‘Should UK be part of ECHR after Somali pirates ruling?’

‘Should UK be part of ECHR after Somali pirates ruling?’
The decision of the European Court of Human Rights to pay damages to Somali pirates is rather bizarre and poses the question whether the UK should remain a part of this system, Ben Harris-Quinney, of The Bow Group, told RT.

RT:What do you personally think of the ruling? How justified was it?

Ben Harris-Quinney: I think it is the latest and serious of rulings which have brought the European Court of Human Rights into attention in the UK. And the raised question is to whether it is a valid body at all and should form part of a judicial system. It is true that all courts sometimes come up with bizarre decisions. But this court is particularly focused on the macro level decision making when it comes to major rulings on issues that affect all constituent nations and also on issues related to international affairs. There are a lot of people in the UK that don’t really see a role for that judicial body in our system at all.

RT:Human rights are clearly important. But in some cases at the ECHR protecting them can lead to leniency for some rather hard-bitten criminals. Where do you draw the line?

BHQ: I don’t think that line should necessary be drawn there. The line is the point of necessity. In the case of the UK we have to ask the question: is there any added value in having this additional level of judicial oversight and bureaucracy at the top of our system. Increasingly people are coming to the conclusion that there isn’t. While the UK often has bizarre judicial rulings they are always relevant to the UK only and do not involve other aspects of international engagement. When we are seeing these bizarre decisions being replicated and often coming out more regularly in the case of the ECHR, at that point we have got seriously to ask the question whether there is any value to our involvement in ECHR, whatsoever.

AFP Photo / Frederick Florin

RT:UK Conservatives are considering pulling out of the Human Rights Convention to make sure that its rulings aren't enforceable in the UK. Where do you stand on this? How does it work in other countries as well?

BHQ: The time is coming now to pull out of the ECHR. It has to be made clearly remember that the ECHR is not part of the EU, so we could remain in the EU and pull out the ECHR, or we could leave the EU and remain part of ECHR… I think that British justice system certainly is not in any way in theory part to the ECHR. Therefore and don’t see why it is necessary for Britain. For other countries I can see the argument more so: countries where there is very significant instance of an evidence of corruption, for example. And having that higher level of court there that that is able to oversee some of the decisions that national courts that are potentially subjects of corruption – that can have a value. It should be for each country to decide that. And in the case of the UK we are probably coming around to the conclusion that the ECHR brings more negatives than it does benefits.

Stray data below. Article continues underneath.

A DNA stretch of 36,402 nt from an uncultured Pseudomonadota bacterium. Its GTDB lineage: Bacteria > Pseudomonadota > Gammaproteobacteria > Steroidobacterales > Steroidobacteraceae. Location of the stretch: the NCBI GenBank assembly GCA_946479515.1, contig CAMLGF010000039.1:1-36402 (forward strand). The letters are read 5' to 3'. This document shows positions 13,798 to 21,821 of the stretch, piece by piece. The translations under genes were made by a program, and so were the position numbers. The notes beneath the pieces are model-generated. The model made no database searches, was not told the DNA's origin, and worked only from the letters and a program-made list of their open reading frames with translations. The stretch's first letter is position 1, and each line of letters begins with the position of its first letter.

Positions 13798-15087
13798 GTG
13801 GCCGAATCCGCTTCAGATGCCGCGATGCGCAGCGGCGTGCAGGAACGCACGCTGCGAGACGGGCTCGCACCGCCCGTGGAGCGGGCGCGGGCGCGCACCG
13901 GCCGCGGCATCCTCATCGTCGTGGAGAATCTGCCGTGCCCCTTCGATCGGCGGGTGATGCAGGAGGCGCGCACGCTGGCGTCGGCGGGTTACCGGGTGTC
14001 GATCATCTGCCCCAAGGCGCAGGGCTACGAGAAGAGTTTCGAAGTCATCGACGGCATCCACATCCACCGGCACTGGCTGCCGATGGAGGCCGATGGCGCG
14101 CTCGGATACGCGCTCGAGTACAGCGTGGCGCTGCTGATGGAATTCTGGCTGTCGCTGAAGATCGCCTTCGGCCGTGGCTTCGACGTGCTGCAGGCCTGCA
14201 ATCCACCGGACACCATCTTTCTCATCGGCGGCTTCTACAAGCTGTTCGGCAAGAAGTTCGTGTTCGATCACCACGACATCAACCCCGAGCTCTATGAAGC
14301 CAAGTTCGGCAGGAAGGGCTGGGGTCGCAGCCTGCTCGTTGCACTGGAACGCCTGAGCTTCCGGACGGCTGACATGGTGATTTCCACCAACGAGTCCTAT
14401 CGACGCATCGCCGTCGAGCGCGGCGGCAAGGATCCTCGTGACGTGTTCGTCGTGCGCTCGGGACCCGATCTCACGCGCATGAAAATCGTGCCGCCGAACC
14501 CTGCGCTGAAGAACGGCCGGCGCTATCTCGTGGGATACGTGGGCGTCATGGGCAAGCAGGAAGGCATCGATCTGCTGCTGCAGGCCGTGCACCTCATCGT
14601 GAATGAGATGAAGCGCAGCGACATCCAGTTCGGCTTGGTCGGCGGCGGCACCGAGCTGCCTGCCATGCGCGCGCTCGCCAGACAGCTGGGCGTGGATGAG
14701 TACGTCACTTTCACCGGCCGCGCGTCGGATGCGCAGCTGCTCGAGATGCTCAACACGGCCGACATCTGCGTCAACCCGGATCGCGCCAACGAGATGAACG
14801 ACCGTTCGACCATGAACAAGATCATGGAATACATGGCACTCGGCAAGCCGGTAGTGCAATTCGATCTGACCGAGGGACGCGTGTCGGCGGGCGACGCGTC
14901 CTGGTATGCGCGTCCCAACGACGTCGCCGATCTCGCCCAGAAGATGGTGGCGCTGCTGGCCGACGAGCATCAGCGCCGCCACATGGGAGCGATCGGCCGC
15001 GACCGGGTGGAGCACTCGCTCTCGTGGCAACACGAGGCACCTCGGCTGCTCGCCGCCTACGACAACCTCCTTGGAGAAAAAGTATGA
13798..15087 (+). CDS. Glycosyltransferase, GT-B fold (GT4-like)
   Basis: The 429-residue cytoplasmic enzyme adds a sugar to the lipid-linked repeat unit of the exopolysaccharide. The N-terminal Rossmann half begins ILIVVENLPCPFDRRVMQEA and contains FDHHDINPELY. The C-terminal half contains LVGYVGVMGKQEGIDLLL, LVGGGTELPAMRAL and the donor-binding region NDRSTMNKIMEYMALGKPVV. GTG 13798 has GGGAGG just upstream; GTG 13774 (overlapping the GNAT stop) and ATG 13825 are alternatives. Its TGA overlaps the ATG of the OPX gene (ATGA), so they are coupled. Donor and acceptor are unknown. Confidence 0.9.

RT:Is it possible to reform the European Human Rights Court to make sure it stays clear of the controversy?

BHQ: That is what the former Attorney General Dominic Grieve is saying, much similar to David Cameron’s case towards the EU as a whole that the answer is reform not to pull out altogether. I think the problem is because of the number of constituent nations that come together to form the ECHR. It is going to be very difficult for each nation to achieve that level of reforms that would be required to give it value above and beyond the national court system of those nations.

From the UK’s point of view, yes, if we can achieve the reforms that we require we can prevent decisions like large sums of money being going to Somali pirates and indeed the decision that was made a few years ago to grant prisoners the right to vote.

If we can see the court reformed to the point that perhaps British courts have primacy and checking balance in this sort of decisions then it might be worthwhile. But it is unlikely that that would be granted. I think moves to reform are possible pie in the sky. I don’t think it would be to the great detriment of the UK, to judicial system to pull out. Some might say that in that case the UK is moving away from an agenda tool of human rights. But that is quite wrong, the UK has a strong enough track record on human rights to stand on its own.

The statements, views and opinions expressed in this column are solely those of the author and do not necessarily represent those of RT.